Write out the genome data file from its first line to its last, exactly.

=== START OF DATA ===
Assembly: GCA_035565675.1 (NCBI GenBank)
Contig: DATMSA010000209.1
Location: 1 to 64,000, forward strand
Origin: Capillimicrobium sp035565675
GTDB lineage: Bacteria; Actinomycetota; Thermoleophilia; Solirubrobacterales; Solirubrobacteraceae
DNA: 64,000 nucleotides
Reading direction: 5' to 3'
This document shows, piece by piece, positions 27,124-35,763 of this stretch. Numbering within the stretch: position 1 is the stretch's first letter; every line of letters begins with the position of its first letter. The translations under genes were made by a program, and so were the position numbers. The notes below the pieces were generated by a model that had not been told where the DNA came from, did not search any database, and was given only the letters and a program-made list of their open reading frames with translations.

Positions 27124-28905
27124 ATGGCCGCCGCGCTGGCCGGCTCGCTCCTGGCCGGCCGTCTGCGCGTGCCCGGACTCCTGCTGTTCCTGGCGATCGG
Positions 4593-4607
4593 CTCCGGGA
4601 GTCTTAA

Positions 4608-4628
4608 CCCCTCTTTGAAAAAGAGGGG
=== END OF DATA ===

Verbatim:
Assembly: GCA_035565675.1 (NCBI GenBank)
Contig: DATMSA010000209.1
Location: 1 to 64,000, forward strand
Origin: Capillimicrobium sp035565675
GTDB lineage: Bacteria; Actinomycetota; Thermoleophilia; Solirubrobacterales; Solirubrobacteraceae
DNA: 64,000 nucleotides
Reading direction: 5' to 3'
This document shows, piece by piece, positions 27,124-35,763 of this stretch. Numbering within the stretch: position 1 is the stretch's first letter; every line of letters begins with the position of its first letter. The translations under genes were made by a program, and so were the position numbers. The notes below the pieces were generated by a model that had not been told where the DNA came from, did not search any database, and was given only the letters and a program-made list of their open reading frames with translations.

Positions 27124-28905
27124 ATGGCCGCCGCGCTGGCCGGCTCGCTCCTGGCCGGCCGTCTGCGCGTGCCCGGACTCCTGCTGTTCCTGGCGATCGG
Positions 4593-4607
4593 CTCCGGGA
4601 GTCTTAA

Positions 4608-4628
4608 CCCCTCTTTGAAAAAGAGGGG